Now I finally had my opportunity to design that golf hole! But when I drew it up, I decided just one hole would be boring. Three holes that could be played six different ways would be a lot more exciting! By the time those holes were being shaped in, I added three more, for a total of six holes that could be played in three sixes. Once the original six were completed, I added another hole and another.
By the time I completed the 11th hole, I realized I might as well go all the way and finish the last seven, giving me all 18. Rich Harvest Farms' golf course was finally completed in 1998, over 10 years after I started. I had lots of fun doing it, but it was difficult.
Since I built it piecemeal, I wanted to make sure that no one would be able to determine which holes were built first when it was completed. I've had hundreds of Golf Digest panelists out to rate the course for their "America's 100 Greatest Golf Courses" since then, and I always challenge them to name the original six holes. No one has been able to figure it out.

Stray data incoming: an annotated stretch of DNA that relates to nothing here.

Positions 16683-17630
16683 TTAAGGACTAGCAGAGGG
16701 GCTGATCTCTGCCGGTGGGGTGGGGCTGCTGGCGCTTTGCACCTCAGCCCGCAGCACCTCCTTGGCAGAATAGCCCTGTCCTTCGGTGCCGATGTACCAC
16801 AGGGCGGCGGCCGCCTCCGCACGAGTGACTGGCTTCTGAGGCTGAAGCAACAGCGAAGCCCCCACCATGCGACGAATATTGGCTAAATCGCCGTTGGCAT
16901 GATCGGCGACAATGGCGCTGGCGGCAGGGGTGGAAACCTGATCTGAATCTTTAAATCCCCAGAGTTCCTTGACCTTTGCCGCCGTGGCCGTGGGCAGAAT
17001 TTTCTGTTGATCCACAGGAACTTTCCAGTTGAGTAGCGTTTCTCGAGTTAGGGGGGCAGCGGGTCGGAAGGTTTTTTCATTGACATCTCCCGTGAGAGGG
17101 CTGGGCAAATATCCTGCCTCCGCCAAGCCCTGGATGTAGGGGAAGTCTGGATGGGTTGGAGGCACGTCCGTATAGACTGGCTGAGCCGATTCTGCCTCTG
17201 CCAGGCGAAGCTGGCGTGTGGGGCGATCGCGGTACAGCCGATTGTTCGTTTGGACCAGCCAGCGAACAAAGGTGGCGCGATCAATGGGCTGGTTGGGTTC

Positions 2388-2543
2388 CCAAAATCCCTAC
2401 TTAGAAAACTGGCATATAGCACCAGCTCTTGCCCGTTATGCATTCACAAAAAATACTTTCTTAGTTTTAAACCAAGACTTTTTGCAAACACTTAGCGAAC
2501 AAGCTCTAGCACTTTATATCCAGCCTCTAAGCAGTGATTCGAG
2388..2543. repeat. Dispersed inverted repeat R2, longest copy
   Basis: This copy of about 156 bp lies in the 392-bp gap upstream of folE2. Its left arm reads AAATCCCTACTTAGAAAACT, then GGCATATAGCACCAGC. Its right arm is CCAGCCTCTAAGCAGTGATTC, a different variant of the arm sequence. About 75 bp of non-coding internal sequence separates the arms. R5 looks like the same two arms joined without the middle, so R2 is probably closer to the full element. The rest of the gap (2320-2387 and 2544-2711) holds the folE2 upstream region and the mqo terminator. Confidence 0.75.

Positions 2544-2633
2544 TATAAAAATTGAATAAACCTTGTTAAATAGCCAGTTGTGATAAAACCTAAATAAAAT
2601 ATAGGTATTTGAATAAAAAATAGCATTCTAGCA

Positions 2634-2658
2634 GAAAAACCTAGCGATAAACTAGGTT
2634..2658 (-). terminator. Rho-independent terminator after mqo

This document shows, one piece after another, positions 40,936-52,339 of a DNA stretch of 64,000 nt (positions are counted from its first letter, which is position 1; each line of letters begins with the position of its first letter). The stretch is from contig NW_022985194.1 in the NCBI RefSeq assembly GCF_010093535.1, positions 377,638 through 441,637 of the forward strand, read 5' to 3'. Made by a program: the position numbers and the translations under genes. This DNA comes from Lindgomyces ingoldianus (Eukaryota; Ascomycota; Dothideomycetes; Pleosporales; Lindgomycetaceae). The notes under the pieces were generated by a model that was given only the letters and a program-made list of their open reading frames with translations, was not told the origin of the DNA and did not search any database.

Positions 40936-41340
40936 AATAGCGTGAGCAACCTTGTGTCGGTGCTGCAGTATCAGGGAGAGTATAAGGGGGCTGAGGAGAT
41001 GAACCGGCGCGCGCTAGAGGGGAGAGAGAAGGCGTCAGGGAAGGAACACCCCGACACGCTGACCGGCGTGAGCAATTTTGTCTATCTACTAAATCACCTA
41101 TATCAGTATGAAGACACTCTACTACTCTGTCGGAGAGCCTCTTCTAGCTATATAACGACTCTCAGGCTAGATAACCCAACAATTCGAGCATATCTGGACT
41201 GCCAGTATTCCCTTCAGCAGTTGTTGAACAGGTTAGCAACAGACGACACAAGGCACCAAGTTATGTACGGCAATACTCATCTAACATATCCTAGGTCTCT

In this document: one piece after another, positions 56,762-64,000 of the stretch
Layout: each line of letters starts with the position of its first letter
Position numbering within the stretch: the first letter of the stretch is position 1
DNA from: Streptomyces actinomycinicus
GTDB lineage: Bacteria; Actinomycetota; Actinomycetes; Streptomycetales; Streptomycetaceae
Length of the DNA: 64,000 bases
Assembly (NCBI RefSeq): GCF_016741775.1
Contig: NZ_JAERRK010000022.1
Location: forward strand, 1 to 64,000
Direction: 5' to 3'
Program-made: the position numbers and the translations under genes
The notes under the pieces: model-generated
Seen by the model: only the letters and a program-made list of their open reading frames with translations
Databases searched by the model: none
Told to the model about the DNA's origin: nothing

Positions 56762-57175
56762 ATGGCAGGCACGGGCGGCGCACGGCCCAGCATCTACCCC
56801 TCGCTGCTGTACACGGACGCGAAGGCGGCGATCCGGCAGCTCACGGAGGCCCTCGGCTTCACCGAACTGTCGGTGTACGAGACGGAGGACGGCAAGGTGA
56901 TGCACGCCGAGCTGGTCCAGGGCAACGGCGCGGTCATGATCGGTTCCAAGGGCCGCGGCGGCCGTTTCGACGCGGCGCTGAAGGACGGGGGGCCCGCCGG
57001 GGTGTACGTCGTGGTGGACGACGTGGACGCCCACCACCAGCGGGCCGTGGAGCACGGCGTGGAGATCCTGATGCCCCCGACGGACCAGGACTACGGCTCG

Rich Harvest Farms is pretty much the same today, with a few modifications to make it more challenging. After hosting about 20 amateur events, I realized the golfers were getting better and better, so I added more bunkers, narrowed the fairways and moved back the original tees by 800 yards. I always want to challenge the abilities of the players of today.
3. When did you decide you wanted to bid for the NCAA championships, and could you briefly explain the process? What are some of the key differences between hosting a professional event, like the Solheim Cup and a collegiate championship?